In developing the management plan, the duty holder will need to use the risk assessment findings to decide whether to remove or to manage the ACMs. While one’s natural instinct might favour removal, it should be remembered that the removal of ACMs can be dangerous. It can cause fibres that were previously in a “safe” state to be released into the atmosphere. It is usually safer to manage ACMs that are in a good condition and are not likely to be damaged, worked on or disturbed. On the other hand, if the asbestos is in poor condition or is likely to be damaged or disturbed, the decision is whether to repair, seal, or enclose the asbestos so that it cannot release fibres and is therefore safe unless it is disturbed, or to remove it.

ACMs that are not removed have to be managed. Steps should be taken to raise awareness and understanding of asbestos with all staff and to provide them with information about the location of ACMs within their working areas.

Maintenance workers and tradesmen

Procedures should be in place to inform anyone who is liable to disturb ACMs about their location and condition. There should be arrangements and procedures in place so that work that may disturb ACMs complies with CAR 2012.

The procedures and arrangements for managing any ACMs that have not been removed are particularly important for workers who may disturb the fabric of buildings during maintenance, refurbishment, repair, installation and related activities, and who may be exposed to asbestos if they unknowingly work on ACMs or carry out work without taking the correct precautions.

The asbestos register and/or building plan showing the location of any ACMs should be made available to employees and visiting tradesmen to ensure they will not inadvertently encounter an ACM and disturb it. Employees and visiting tradesmen can be alerted to the presence of ACMs by labelling the ACM with the approved asbestos warning sign. The problem with such labels is that they can fall off or become unreadable, so they should be inspected regularly.

Checks should be made to confirm that all companies providing tradesmen have trained their employees in asbestos awareness. Any work on ACMs must be approved, and maintenance workers and tradesmen who find they need to work on an ACM, eg drilling a hole in asbestos cement to hang a fitting or route an electric cable, must not carry out the work unless the work has been approved.

Work on asbestos

Most asbestos work must be undertaken by a licensed contractor, although lower risk work does not need a licence. To be exempt from needing a licence the work must be:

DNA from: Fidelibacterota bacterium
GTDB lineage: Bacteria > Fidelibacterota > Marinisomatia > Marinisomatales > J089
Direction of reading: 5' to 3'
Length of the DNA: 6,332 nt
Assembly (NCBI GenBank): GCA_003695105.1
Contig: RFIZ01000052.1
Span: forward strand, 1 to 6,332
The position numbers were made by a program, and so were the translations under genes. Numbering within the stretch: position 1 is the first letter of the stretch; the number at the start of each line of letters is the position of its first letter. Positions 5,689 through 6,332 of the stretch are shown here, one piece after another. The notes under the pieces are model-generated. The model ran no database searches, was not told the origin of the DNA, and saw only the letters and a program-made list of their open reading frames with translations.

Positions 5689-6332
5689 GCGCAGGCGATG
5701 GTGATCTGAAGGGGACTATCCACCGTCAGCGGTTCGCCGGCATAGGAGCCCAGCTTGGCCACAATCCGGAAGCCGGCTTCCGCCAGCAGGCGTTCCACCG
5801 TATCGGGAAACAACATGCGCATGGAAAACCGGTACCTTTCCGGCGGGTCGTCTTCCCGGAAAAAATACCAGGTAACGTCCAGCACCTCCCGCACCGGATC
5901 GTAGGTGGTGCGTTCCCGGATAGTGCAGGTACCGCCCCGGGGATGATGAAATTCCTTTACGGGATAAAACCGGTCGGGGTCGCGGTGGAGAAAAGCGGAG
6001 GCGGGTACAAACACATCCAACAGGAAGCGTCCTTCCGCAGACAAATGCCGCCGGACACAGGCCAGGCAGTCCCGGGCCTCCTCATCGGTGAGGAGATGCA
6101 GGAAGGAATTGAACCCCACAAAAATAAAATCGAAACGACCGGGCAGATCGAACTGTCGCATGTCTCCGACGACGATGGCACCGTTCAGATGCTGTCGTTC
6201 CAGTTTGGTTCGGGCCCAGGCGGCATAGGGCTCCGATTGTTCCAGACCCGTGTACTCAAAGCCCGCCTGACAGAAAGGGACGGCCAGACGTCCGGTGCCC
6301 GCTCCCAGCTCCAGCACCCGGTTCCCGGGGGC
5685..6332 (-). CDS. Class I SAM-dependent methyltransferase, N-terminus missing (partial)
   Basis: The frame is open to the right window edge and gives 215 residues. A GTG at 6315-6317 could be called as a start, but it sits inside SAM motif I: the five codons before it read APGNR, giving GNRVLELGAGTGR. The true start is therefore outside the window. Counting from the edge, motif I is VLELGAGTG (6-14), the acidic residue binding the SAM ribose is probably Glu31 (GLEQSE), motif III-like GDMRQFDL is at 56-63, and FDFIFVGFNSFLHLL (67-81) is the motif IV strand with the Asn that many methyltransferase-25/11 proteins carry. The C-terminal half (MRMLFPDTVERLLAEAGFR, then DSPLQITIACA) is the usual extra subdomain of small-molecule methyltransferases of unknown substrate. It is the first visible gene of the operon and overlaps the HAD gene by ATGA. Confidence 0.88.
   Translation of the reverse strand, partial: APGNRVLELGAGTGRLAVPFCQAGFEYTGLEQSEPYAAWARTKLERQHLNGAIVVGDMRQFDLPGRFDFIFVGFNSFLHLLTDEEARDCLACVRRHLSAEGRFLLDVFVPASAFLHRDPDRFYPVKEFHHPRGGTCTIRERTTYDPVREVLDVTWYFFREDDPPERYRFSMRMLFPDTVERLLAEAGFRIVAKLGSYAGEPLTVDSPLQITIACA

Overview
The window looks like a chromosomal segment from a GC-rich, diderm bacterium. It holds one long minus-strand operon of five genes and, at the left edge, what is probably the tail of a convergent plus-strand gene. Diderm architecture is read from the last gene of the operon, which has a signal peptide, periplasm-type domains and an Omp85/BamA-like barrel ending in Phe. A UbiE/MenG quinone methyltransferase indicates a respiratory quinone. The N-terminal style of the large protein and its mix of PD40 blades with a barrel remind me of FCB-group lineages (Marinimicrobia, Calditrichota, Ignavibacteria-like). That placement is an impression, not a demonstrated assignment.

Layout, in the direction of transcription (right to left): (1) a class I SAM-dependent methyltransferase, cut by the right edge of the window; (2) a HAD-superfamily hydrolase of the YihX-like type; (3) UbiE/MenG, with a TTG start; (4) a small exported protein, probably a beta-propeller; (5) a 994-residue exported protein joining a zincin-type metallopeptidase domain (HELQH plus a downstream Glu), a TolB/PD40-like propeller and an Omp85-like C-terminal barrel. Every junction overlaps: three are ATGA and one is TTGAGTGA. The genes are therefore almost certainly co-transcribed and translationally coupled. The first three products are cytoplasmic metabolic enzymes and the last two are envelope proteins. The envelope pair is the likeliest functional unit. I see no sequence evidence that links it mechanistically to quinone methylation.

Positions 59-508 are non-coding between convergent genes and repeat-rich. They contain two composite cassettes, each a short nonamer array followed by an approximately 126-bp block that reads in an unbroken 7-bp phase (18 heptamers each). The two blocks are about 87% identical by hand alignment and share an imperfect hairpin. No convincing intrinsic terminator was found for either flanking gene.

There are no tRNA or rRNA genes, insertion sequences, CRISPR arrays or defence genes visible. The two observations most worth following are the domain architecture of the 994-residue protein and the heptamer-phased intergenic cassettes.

• sporadic and low intensity

  • carried out in such a way that the exposure of workers to asbestos will not exceed the legal control limit

  • a short, non-continuous maintenance task with only non-friable materials, or it is a removal task where the ACMs are in reasonable condition and are not deliberately broken up, and the asbestos fibres are firmly contained within a matrix.

Some non-licensed work, where the risk of fibre release is greater, requires notification of the work, record keeping and, after April 2015, medical examinations. This work is known as notifiable non-licensed work (NNLW).

Maintenance workers and tradesmen may need to carry out unlicensed work, for example: drilling holes in asbestos cement and other highly bonded materials; removing asbestos cement debris; removing asbestos-containing floor tiles, mastic and sealing; and enclosing an ACM. This work should comply with the requirements of CAR 2012 — a risk assessment, plan of work, information, instruction and training, and prevention or reduction of exposure to asbestos. This involves carrying out a risk assessment.

The assessment should determine whether the work fulfils the criteria for the exemption from needing a licence and, if so, whether it is NNLW. This will involve considering the type of work and whether the asbestos is friable, how firmly it is bonded in a matrix, and its condition.

The HSE has published guidance, AO Asbestos Essentials: Advice on Non-licensed Work with Asbestos, which is supported by task sheets that describe good practice for several specific low-risk tasks. It must be emphasised that the task sheets should not be used without assessing whether the task sheets describe the task to be carried out and whether there are additional factors to be considered.

Review

The assessment of whether asbestos is present in the premises should be updated whenever work has been done on ACMs and, at least once a year, the ACMs should be checked to make sure they have not deteriorated. The management plan should be reviewed and revised at regular intervals, and without delay if there is reason to suspect that it is no longer valid, or there has been a significant change in the premises.